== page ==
Crisis at Fort Sumter is an interactive historical simulation and decision making program. Using text, images, and sound, it reconstructs the dilemmas of policy formation and decision making in the period between Abraham Lincoln's election in November 1860 and the battle of Fort Sumter in April 1861. The program primarily focuses on Lincoln, both as President-elect and as President. Viewers place themselves in Lincoln's position, consider the events that transpire, and choose a course of action at five critical junctures, called "problems." At each of these five junctures, Lincoln made a decision that helped determine the outcome of the crisis at Fort Sumter. In order to assess each problem and make a decision, advice is available from official advisors, such as cabinet members, and from various informal channels, such as newspapers, friends, and public spokesmen. The site divides the information about the Sumter crisis into seven chronological and two framing sections. The text within the sections also contains hotword links that permit viewers to explore information in a topical rather than a chronological manner and commentary links that provide additional information including material about debates among historians about events, action, or people. The site also contains a calendar of events, an extensive bibliography on the civil war, a notebook device for taking notes, and some questions for consideration.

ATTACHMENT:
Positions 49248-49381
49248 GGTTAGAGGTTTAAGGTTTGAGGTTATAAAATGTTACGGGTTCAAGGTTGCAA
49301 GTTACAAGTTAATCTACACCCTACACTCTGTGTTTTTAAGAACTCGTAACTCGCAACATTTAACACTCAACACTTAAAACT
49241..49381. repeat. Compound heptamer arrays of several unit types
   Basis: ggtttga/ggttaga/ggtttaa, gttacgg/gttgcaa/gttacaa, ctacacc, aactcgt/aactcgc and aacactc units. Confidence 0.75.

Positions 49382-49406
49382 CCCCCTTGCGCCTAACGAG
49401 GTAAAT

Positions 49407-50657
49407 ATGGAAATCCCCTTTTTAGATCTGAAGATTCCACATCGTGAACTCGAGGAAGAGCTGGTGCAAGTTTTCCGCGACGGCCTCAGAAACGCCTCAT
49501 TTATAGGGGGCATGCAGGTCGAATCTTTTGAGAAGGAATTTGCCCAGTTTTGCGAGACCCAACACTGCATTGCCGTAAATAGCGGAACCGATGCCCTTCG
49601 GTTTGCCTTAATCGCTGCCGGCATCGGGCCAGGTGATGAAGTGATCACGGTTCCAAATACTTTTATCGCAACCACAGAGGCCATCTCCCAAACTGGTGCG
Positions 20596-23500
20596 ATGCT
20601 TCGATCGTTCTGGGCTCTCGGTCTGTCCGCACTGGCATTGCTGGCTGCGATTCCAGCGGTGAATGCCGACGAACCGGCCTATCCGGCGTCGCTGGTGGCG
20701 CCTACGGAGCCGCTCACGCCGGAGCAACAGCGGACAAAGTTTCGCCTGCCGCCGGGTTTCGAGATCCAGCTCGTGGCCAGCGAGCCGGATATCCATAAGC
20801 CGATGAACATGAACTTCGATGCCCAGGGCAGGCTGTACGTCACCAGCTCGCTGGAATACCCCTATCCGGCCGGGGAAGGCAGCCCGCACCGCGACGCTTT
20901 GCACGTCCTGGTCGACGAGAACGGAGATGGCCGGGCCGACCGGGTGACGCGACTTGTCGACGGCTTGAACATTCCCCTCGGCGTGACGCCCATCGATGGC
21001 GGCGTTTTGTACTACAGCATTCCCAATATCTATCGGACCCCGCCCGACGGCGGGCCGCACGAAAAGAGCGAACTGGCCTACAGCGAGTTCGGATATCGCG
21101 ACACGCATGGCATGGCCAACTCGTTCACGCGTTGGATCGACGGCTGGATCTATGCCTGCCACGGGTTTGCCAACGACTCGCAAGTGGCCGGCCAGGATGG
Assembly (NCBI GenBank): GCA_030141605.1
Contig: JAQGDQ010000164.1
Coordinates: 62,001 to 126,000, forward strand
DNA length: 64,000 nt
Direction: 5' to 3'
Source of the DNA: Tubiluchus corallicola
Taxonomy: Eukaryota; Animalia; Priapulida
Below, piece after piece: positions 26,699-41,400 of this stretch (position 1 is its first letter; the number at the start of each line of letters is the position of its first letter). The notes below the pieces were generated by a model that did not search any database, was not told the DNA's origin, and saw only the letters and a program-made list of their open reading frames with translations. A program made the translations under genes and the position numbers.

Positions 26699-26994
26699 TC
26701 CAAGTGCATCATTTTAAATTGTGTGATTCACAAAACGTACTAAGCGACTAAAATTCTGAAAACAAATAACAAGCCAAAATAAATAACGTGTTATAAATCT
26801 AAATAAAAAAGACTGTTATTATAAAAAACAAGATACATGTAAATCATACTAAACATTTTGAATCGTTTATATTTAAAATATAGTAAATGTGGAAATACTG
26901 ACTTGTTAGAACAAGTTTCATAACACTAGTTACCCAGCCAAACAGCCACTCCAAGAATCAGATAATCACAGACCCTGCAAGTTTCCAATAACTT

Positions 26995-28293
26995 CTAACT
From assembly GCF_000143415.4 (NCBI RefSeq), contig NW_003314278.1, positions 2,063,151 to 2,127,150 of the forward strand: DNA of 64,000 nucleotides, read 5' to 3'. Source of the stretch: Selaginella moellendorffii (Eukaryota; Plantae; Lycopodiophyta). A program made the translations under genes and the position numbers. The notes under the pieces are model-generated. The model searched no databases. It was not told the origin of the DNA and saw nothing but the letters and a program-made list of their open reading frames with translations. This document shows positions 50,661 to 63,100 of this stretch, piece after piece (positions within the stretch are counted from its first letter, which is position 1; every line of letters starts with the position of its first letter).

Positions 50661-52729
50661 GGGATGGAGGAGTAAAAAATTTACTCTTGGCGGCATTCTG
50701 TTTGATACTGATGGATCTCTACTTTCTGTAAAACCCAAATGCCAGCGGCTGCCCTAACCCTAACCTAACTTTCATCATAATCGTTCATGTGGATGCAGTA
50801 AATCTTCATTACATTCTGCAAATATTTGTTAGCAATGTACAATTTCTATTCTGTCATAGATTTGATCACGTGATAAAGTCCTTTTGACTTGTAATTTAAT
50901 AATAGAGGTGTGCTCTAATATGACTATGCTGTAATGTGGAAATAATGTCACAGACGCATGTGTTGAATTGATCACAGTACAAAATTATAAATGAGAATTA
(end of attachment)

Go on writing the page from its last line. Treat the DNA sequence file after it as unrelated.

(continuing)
1. To understand how the policy responses to critical events following the election of Lincoln shaped the crisis that culminated in the battle of Fort Sumter. 2. To evaluate the actions and motives of Lincoln and other key historical figures as they made policy decisions. 3. To explore the sometime ambiguous and controvertible nature of historical evidence
Target Student Population:
Advanced Placement High School courses, College
Prerequisite Knowledge or Skills:
Some knowledge of the events preceding the Firing on Fort Sumter would be helpful and would make the learning experience more worthwhile.
Type of Material: